Part Two of our Brexit mini-series focuses on the Brexit vote itself.
In this episode, we'll look at why the UK held a referendum in the first place, how the campaign was fought, who voted for and against Brexit (and for what reasons), and why it was ultimately the vote to leave the European Union that proved successful.
In Part One of our three-part series on Brexit, we look at the history of the complicated relationship between the UK and Europe.
From the arrival of The Romans in 55BC through to fighting with and against Europe through the past two millennia, we ask ourselves whether Britain was ever really part of Europe.
On September 17th, 2011, hundreds of people descended on a park in the heart of New York's financial district.
Their aim? To protest against the global financial system and its effects on 99% of the population.
On this 10th anniversary of the protests, we take a look at what happened, what they achieved, and what impact they might have in the future.
The United States has a higher proportion of citizens who believe that they live in the best country in the world than anywhere else.
In this episode we'll explore the reasons why Americans are more likely to believe this, to be patriots, and to believe that their country is truly "exceptional".
He is considered by many to be the greatest public speaker in British history, and his words and speeches were a defining force in the British war effort.
In this episode, we'll learn all about how Winston Churchill used the English language to inspire a nation.
In 1971, Richard Nixon declared The War On Drugs. Almost 50 years later, in a war that has cost the US over a trillion dollars, we take a look at the effect that this war has had on society.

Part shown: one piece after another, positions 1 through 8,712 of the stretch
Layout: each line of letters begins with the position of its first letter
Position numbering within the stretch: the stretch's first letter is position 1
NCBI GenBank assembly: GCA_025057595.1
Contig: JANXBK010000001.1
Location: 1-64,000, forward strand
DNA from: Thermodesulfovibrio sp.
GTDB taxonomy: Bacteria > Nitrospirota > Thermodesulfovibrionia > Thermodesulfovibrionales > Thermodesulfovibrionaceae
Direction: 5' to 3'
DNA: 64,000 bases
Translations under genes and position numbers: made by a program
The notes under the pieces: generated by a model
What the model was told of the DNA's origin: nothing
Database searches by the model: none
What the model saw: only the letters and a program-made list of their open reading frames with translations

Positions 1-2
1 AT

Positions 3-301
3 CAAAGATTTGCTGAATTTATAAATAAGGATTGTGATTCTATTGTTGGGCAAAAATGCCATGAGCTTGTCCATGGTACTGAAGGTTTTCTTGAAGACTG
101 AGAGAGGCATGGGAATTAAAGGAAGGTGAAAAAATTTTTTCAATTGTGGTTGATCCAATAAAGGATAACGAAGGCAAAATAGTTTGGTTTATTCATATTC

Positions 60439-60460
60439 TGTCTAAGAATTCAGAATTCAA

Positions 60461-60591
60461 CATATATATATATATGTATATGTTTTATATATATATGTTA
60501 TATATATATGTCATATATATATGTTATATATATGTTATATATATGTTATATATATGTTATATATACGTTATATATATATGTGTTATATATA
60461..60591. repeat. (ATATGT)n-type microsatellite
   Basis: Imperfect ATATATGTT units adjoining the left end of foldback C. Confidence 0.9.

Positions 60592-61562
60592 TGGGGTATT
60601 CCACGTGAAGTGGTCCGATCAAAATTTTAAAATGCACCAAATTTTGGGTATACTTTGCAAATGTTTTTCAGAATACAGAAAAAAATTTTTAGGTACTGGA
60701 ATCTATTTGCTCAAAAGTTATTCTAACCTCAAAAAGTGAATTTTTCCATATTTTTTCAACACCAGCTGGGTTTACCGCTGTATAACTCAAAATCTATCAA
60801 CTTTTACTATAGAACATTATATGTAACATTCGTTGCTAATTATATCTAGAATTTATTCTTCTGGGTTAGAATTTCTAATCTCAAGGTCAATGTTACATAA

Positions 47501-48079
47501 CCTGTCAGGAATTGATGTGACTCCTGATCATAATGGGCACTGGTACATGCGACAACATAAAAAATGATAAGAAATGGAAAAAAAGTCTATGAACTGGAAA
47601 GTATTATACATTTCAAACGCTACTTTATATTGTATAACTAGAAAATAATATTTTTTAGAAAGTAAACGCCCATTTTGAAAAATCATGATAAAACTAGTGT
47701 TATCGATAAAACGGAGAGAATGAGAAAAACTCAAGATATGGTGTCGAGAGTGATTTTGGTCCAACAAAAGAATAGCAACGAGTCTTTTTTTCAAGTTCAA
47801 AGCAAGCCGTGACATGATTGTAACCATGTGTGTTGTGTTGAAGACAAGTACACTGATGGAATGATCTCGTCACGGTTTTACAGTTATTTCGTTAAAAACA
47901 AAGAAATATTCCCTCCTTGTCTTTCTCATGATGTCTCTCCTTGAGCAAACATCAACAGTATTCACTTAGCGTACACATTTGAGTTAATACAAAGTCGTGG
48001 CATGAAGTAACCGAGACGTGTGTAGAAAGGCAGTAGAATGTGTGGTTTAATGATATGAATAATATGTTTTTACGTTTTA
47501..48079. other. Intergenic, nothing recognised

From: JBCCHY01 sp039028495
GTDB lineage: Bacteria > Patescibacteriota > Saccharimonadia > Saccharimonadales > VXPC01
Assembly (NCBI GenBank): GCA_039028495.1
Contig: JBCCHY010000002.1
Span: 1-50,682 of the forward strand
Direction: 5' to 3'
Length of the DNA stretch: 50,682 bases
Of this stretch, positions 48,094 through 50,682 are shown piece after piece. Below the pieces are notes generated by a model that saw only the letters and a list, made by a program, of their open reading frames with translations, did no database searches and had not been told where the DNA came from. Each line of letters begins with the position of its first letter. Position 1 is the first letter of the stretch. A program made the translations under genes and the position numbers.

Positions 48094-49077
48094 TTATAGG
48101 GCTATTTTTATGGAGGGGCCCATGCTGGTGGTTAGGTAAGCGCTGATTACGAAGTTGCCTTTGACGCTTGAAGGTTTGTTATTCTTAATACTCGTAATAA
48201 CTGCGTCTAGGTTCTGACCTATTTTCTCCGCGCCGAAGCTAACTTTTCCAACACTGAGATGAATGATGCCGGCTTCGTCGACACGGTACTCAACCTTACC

Why was it declared, what actually happened, and who are the real winners?
In 1948 the United Nations signed the Universal Declaration of Human Rights, which set out the 30 'inalienable' rights that all humans on Earth should get at birth.
But where did this come from? How effectively does it actually work?
And what comes next for human rights?
Margaret Thatcher was the Prime Minister of the UK during the 1980s, and left a lasting impact on the country.
She was "perhaps the most admired, hated, fascinating, boring, radical and conservative leader in the Western world."
In this episode we talk about what she did, what it meant, and why she divided opinion so much.
From sharia law to public executions, The Taliban ruled Afghanistan with a iron fist.
In this episode we look at the origins of this group, what life was like under its rule, how it has managed to survive so long, and what the future might have in store.
The passport sales industry is booming, and is worth around $1 billion a year.
In today's episode we take a look at how it all works, how much it all costs, and the people and countries that make it all possible.
Part 2 of our 3-part series on who owns the sea, sky and stars.
Ever wondered who actually owns the sky?
Today we'll discuss who owns it, why it's still not clear who does own most of it, and why that doesn't actually really matter.
Part 1 of our 3-part series of who owns the sea, sky and space.
Every wondered who actually owns the sea?
Learn about who actually owns 2/3 of the surface area of the world, why countries want to claim ownership of rocks in the middle of nowhere, and why this matters.
How do other countries win the political game without force?
Why is language such a fantastic tool to project power across the world? What is Donald Trump doing for US interests outside the US?
Learn about how soft power is a vital tool in the global diplomatic toolbox.